Questioned by the House of Representatives, U.S. Homeland Security Secretary Johnson confirmed on Tuesday that a court had released two members of the PKK terrorist organization, and they fled to Canada
U.S. Homeland Security Secretary Jeh Johnson acknowledged in a hearing in the House of Representatives on Tuesday that two out of four PKK members detained in the country were released by a judge and fled to Canada where they reportedly sought asylum.
The acknowledgement comes one month after Johnson told CBS News that four men linked to the PKK, which is designated as a terrorist organization by Turkey and the United States, will be deported.
Speaking at the hearing, Rep. Jason Chaffetz, a Republican representative from Utah, criticized Johnson for trying to deport suspects linked to terrorism and failing to keep them in detention. Johnson said it was not his "preference" that the suspects be released, but an immigration judge ordered their release. "My intent was that they would be deported," he said. "They fled to Canada, they are seeking asylum there," Johnson added. On why the Department of Homeland Security did not intervene, Johnson said he does not "generally get involved in individual immigration cases," while admitting that two men were PKK members. It is not known whether the suspects were granted asylum by Canada.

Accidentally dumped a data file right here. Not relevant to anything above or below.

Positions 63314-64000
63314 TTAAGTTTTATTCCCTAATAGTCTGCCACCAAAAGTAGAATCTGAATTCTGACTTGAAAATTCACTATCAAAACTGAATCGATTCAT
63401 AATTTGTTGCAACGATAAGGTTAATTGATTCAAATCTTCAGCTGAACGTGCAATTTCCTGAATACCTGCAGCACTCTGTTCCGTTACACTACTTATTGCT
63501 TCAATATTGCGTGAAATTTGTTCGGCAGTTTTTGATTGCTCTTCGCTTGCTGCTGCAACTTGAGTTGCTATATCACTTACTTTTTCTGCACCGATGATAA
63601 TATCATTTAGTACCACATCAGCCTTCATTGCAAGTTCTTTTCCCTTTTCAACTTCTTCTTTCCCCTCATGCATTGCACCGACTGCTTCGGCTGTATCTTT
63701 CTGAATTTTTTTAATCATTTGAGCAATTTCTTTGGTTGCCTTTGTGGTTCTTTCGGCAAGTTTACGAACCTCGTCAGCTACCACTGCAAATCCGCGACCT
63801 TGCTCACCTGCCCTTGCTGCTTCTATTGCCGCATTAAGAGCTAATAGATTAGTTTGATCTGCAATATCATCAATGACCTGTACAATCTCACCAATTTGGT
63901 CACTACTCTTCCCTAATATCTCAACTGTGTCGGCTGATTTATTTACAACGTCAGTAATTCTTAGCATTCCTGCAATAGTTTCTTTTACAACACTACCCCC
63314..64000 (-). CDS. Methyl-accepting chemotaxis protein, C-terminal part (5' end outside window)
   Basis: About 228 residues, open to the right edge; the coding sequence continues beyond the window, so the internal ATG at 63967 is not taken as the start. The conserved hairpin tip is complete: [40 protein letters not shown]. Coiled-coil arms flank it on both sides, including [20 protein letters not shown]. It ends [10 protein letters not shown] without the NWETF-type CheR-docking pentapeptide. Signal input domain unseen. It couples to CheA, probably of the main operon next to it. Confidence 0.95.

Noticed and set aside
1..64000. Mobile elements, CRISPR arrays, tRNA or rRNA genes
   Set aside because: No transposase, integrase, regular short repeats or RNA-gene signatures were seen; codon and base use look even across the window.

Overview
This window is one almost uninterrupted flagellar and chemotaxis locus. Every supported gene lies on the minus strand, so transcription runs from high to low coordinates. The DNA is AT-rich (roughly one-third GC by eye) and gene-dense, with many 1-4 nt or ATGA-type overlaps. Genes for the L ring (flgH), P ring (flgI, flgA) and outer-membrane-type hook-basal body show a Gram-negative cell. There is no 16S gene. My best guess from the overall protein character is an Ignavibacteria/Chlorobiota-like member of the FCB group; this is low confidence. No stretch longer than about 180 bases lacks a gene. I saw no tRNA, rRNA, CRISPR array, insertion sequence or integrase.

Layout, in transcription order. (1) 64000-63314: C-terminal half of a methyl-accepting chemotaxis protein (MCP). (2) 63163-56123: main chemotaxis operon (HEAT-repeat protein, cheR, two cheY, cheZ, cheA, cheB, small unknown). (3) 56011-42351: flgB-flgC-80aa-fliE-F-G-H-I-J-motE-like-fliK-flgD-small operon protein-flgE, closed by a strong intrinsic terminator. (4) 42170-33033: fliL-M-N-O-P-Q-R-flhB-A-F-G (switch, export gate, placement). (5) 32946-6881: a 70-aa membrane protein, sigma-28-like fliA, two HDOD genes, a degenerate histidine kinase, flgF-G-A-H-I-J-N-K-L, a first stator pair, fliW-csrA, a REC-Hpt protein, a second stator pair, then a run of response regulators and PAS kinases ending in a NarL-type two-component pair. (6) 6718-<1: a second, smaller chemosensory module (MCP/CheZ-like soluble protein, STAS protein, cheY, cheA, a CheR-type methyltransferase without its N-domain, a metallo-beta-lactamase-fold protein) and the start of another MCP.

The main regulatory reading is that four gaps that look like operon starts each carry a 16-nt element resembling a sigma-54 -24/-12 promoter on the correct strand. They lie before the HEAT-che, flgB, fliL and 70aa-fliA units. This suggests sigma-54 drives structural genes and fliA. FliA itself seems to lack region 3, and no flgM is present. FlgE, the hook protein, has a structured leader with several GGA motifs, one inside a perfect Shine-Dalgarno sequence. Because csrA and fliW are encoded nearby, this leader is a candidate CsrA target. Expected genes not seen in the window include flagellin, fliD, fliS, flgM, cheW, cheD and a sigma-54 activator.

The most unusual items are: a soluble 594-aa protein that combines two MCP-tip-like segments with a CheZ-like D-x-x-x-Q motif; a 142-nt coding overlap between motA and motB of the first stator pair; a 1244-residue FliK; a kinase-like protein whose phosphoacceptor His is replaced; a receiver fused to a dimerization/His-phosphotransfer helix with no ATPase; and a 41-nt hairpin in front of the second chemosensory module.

Four Turkish nationals linked to the terrorist organization reportedly illegally crossed into the U.S. via Mexican border last year according to U.S. media outlets. They had traveled to Mexico City from Paris after departing Istanbul before reaching the border.
The Washington Times had reported that the militants sought asylum in the U.S., citing that they fled "police persecution" in Turkey. Two of them had applied for a visa earlier but were refused.
The incident caused outrage in the U.S., raising concerns on border security, after initial reports linked the suspects to the self-proclaimed Islamic State of Iraq and al-Sham (ISIS).
Media reports say they hid in a safe house in Texas before their detention in September 2013. Initial reports claimed the suspects were members of the Revolutionary People's Liberation Party-Front (DHKP-C), a terrorist organization known for targeting Turkish and U.S. targets, but U.S. officials later acknowledged they were actually affiliated with the PKK. The DHKP-C is also designated as a terrorist organization by the United States, but differs from the PKK, which claims to fight for Kurdish self-rule in Turkey. The DHKP-C was behind the 2013 suicide bombing at the U.S. embassy in Ankara that killed a Turkish security guard.
During the hearing, Johnson avoided answering a question as to whether he was aware that the PKK was designated as a terrorist group, stating that the question should be directed to the State Department.
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